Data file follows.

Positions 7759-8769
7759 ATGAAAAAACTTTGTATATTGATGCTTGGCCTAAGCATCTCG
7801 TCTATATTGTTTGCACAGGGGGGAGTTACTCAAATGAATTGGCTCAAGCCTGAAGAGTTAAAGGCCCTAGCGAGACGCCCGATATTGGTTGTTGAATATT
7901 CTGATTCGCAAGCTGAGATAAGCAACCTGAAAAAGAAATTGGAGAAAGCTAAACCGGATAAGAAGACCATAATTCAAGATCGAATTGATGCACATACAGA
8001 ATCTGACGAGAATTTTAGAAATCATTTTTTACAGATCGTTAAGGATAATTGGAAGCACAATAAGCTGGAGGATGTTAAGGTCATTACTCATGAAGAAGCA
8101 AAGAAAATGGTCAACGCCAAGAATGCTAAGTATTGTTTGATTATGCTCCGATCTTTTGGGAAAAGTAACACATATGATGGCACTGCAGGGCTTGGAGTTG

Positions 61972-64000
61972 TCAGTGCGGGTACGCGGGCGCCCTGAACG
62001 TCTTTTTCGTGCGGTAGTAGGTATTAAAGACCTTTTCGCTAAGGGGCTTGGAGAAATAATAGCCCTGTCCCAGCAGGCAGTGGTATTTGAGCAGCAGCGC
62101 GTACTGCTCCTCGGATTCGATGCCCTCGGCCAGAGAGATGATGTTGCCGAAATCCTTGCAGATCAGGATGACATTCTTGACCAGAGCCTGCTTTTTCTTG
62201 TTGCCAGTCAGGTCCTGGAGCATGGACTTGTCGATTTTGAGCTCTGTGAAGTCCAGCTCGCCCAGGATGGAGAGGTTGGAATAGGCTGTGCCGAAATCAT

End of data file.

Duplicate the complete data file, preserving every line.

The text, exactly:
Positions 7759-8769
7759 ATGAAAAAACTTTGTATATTGATGCTTGGCCTAAGCATCTCG
7801 TCTATATTGTTTGCACAGGGGGGAGTTACTCAAATGAATTGGCTCAAGCCTGAAGAGTTAAAGGCCCTAGCGAGACGCCCGATATTGGTTGTTGAATATT
7901 CTGATTCGCAAGCTGAGATAAGCAACCTGAAAAAGAAATTGGAGAAAGCTAAACCGGATAAGAAGACCATAATTCAAGATCGAATTGATGCACATACAGA
8001 ATCTGACGAGAATTTTAGAAATCATTTTTTACAGATCGTTAAGGATAATTGGAAGCACAATAAGCTGGAGGATGTTAAGGTCATTACTCATGAAGAAGCA
8101 AAGAAAATGGTCAACGCCAAGAATGCTAAGTATTGTTTGATTATGCTCCGATCTTTTGGGAAAAGTAACACATATGATGGCACTGCAGGGCTTGGAGTTG

Positions 61972-64000
61972 TCAGTGCGGGTACGCGGGCGCCCTGAACG
62001 TCTTTTTCGTGCGGTAGTAGGTATTAAAGACCTTTTCGCTAAGGGGCTTGGAGAAATAATAGCCCTGTCCCAGCAGGCAGTGGTATTTGAGCAGCAGCGC
62101 GTACTGCTCCTCGGATTCGATGCCCTCGGCCAGAGAGATGATGTTGCCGAAATCCTTGCAGATCAGGATGACATTCTTGACCAGAGCCTGCTTTTTCTTG
62201 TTGCCAGTCAGGTCCTGGAGCATGGACTTGTCGATTTTGAGCTCTGTGAAGTCCAGCTCGCCCAGGATGGAGAGGTTGGAATAGGCTGTGCCGAAATCAT